I have been following “Believe in Castan” on Facebook before he grew his wings! He is an angel!!! I went to look for the page today on Facebook to see how his sisters are and mom and dad and the page would not come up. I was told I am banned (Blocked) from his page. Why on earth is this? I’ve not done anything to hurt this precious child or his family or anyone else concerned with him. I am sad that this happened but have no idea why it happened. Love to you always from Carmen Moore in North Pole, Alaska (lyricalaska@yahoo.com)

    • I just saw your comment on global genes and I am sorry. You were not banned. I may have taken the page down bc I was going through some rough times. I am sorry you thought that!

  4. Janice Mercado says:

    Hi….I came across Castan’s FB page on the my wall from a friend who liked your page and I wanted to read on. As a mother of a special needs child with a rare disorder, I can sympathize and tell you how much I understand where you’re coming from. Although Castan’s disorder is much more rare, I just wanted to say that I admire your strength not just for yourself and your family, but for Castan’s. I am sorry to hear about his passing, and I pray for your continued strength. He is your angel and got his wings he earned. Thank you for sharing your story.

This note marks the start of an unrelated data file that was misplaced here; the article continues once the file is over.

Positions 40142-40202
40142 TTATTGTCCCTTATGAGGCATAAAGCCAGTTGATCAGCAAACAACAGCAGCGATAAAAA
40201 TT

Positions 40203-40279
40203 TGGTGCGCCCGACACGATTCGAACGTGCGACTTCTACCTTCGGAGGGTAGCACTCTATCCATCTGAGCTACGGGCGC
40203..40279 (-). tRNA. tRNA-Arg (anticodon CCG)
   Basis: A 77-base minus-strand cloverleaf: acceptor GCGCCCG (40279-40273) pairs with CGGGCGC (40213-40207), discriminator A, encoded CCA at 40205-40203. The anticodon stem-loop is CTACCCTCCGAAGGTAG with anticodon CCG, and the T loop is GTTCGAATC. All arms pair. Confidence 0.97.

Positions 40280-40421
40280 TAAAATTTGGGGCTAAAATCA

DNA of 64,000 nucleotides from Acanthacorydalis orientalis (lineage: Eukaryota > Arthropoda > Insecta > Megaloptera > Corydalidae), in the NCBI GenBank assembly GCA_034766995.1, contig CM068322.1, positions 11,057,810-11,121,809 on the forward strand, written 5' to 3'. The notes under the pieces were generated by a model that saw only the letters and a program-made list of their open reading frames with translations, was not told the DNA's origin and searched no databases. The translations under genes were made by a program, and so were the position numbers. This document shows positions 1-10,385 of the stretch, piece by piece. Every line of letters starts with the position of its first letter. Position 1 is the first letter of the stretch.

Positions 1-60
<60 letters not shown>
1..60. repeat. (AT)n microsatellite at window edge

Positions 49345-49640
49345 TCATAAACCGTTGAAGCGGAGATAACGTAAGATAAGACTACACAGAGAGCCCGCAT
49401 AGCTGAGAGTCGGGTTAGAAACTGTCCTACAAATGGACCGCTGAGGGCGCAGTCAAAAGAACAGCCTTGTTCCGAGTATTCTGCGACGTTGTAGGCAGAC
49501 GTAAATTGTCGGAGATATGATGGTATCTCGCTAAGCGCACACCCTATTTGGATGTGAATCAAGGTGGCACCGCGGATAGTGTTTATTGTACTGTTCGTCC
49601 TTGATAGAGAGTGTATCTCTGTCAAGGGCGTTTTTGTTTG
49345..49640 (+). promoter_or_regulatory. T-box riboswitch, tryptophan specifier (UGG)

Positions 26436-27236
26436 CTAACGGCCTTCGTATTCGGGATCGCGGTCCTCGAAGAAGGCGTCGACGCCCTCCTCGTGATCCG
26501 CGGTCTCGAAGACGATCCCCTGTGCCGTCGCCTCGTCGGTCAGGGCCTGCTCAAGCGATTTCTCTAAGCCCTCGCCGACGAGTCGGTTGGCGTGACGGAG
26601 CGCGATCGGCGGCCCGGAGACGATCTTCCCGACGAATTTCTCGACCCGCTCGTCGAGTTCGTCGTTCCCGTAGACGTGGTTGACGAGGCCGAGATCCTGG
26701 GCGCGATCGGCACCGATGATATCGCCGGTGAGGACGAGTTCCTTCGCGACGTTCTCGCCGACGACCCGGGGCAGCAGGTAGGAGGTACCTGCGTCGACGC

Much aloha from Maui,

    Janice Mercado

  5. belinda kelly says:

    I have followed Castan for a little while and his story, your story has touched many hearts. To hear about him passing so suddenly breaks my heart. I can never imagine the pain your family must feel. I feel so badly for tour daughter celebrating a birthday now planning a memorial. You are a strong woman and an even stronger mother for believing in your family. Thank you for sharing his videos and his pictures. I mean it from the bottom of my heart..he has touched my life and I loved him. You have beautiful girls and a beautiful family. Castan now has beautiful wings and watches over you all. Knowing the statistics it is impossible to beloved the best outcome. I admire your stregnth and I pray for healing for your entire family

  6. Joanne Hohman says: